We originally applied to the SBL to form the new group well ahead of the deadline for consideration for the 2010 meeting in Atlanta, but little was done. We received a response indicating that authorities-that-be were concerned weren’t quite sure what we meant by “secular” and were reluctant to give the green light to proposals that advocated  “normative” reading strategies. We replied by answering all their concerns but no decision was taken in time for 2010. So, the decision has finally been made and we are essentially on probation.

Our application was denied but “gauge the extent to which a new unit is needed, the Committee supports a special session for the 2011 Annual Meeting.” Well whoopee. We had to provide 2 session proposals for each of two years to provide a rationale for the new group, and we did this, with scholars from North America and Europe contributing on a wide diversity of topics. The one they accepted was the most programmatic, but still quite specialized, dealing with the issue of the secular nature of historical-critical scholarship. I won’t reproduce the line-up for the session since the steering committee hasn’t accepted SBL’s “invitation” to host this “special” session.

I should also admit to some level of sour grapes since the proposed session my paper was to be in has been rejected. Alas, but it would probably have been the more controversial of the two.

Frauds, Pious Frauds and Biblical Origins

The session explore the extent to which “pious frauds” should be a proper category for religious studies, and it would encompass genres ranging from vaticinia ex eventu to claims about the origin of social and legal institutions (e.g., Josiah’s Book of the Law).

My paper was:

“The Royal Scam: Josiah, Joseph Smith and Believing one’s own Pious Fraud.”

Oh well, that paper IS going to show up on the SBL program at some point. And perhaps the paper I proposed to the Bible, Myth and Myth Theory section will be accepted (and even if not, that program unit is one of the most necessary the SBL has). In any case, I’m not missing an excuse to go to San Fran!

I can appreciate that the SBL was inundated with new proposals and that many of these would have been quite strong. There have already been some justifiable complaints about too many new units of limited appeal (April DeConick wrote in late 2009, and I was among a number of other bloggers responding).  What bothers me, however, is that there really isn’t any reason for our rejection provided and the perceived lack of a need for the unit wasn’t the main concern given for rejecting our first application last year.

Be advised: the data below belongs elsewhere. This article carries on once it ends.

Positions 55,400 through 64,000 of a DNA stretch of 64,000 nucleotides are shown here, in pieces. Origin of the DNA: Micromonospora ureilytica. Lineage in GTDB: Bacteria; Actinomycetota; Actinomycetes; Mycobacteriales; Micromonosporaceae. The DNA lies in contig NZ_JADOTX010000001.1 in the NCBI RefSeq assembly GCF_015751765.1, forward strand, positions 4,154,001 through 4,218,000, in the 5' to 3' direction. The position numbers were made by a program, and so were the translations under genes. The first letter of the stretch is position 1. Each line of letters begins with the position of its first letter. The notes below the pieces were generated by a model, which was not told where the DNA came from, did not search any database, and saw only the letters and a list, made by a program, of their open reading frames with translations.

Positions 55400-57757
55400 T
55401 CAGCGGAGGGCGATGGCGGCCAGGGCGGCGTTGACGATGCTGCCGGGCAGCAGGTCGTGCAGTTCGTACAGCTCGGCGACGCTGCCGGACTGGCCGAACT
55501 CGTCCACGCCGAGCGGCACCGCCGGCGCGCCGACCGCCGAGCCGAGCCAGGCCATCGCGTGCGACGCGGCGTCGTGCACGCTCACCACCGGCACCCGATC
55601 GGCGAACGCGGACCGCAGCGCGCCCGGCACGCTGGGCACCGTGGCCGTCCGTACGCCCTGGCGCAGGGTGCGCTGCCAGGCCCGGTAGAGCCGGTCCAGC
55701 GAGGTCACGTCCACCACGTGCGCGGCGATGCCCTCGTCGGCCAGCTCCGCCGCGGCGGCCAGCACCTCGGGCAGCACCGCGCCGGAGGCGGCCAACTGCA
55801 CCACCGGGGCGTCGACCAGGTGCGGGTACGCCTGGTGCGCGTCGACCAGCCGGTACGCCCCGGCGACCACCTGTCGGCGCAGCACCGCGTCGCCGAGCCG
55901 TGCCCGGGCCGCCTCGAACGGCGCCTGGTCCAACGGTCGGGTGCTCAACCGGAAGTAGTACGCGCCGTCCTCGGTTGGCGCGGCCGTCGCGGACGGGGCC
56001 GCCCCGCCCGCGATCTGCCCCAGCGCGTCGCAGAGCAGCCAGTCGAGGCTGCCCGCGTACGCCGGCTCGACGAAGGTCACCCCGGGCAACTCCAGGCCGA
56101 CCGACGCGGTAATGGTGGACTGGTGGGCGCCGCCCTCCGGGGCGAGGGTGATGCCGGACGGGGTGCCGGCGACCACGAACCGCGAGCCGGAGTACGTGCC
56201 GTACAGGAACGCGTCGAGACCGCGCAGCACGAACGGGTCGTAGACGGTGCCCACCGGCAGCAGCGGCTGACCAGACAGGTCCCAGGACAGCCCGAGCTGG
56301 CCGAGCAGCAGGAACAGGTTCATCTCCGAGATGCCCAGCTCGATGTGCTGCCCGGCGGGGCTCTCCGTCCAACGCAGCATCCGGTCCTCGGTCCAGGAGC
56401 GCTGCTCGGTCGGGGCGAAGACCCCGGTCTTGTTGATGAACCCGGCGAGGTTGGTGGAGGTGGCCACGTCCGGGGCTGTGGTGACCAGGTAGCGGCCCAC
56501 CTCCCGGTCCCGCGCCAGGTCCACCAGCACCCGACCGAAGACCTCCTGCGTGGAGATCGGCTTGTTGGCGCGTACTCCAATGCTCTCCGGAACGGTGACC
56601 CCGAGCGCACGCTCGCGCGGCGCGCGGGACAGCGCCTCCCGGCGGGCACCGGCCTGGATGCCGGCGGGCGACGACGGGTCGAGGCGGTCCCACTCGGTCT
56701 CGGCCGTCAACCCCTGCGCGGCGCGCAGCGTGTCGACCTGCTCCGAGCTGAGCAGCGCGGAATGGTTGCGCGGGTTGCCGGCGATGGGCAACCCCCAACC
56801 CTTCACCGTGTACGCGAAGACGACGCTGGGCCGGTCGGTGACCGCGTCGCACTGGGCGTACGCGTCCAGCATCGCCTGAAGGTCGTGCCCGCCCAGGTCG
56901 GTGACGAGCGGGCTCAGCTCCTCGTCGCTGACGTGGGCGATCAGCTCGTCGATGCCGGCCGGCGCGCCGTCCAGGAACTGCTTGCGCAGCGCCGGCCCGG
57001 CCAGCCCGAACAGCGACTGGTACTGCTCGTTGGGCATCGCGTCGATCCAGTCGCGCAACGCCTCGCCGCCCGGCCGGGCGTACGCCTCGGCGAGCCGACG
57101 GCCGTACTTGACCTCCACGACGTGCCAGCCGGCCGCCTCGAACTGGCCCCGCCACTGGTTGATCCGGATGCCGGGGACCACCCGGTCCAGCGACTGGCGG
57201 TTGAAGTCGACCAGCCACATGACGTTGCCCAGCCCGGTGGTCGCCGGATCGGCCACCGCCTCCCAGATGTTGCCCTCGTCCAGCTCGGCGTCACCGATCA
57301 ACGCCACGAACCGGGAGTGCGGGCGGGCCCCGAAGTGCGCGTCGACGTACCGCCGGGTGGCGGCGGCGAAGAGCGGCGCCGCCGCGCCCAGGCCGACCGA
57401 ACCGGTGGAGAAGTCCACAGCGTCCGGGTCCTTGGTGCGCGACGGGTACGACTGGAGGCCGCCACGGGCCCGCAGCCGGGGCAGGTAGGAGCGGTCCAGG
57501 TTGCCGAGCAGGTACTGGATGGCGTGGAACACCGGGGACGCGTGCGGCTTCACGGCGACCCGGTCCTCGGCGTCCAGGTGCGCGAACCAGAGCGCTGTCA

I don’t want to get all conspiracy-theory or impugn the integrity of any of the program committee members but here is the make up of the SBL’s Annual Meeting Program Committee.

Francisco Lozada, Jr.   Committee Chair,   Brite Divinity School
Tamara Eskenazi, Hebrew Union College
Robin Jensen, Divinity School, Vanderbilt University
Jeffrey K. Kuan,  Theological School, Drew University
Halvor Moxnes, University of Oslo
Jodi Magness, University of North Carolina at Chapel Hill
Laura Nasrallah, Harvard Divinity School

That some of these scholars work in divinity schools and the like does NOT mean they are not real scholars. But when one looks at the  SBL’s list of program units for the November meeting in San Francisco I think it is pretty darn obvious that there is a need for our perspective adn the committee were wrong to think it needed to prove itself. And given how much the pro-god camp is represented at the SBL, room should have been made.

As usual, there are a whole host of fascinating sessions for the upcoming meeting in S. F. that I won’t have time to go to, and a number of others on issues that are important but don’t hold any particular interest for me. Then there are some which I don’t really see the point behind, probably because I don’t quite understand what the heck they are all about.

And then there are God’s cheerleading sections.

Now, I’m not talking about the society’s bizzarre fascination with allowing religious groups to hold their meetings at the same time with the SBL and to share the SBL’s organizational machine. They are bad enough. No, I’m talking about the even more bizzarre situation of the SBL allowing sessions fully under its own auspices that essentially confuses the SUBJECT of inquiry into religion with the PRACTICE of religion that should be analyzed.

Here is the cut and paste job from the program units site (with some emphasis added by yours truly just because I’m mad):


The Christian Theology and Bible Section is organizing three paper sessions around the topic of ‘Life in the Spirit,’ which will explore Jesus’ experience of life lived in the Spirit and the ways in which our own experience of life in the Spirit may have been akin to his. Two of these sessions will present papers by invitation only, while the third will be an open session focusing on Galatians and Colossians.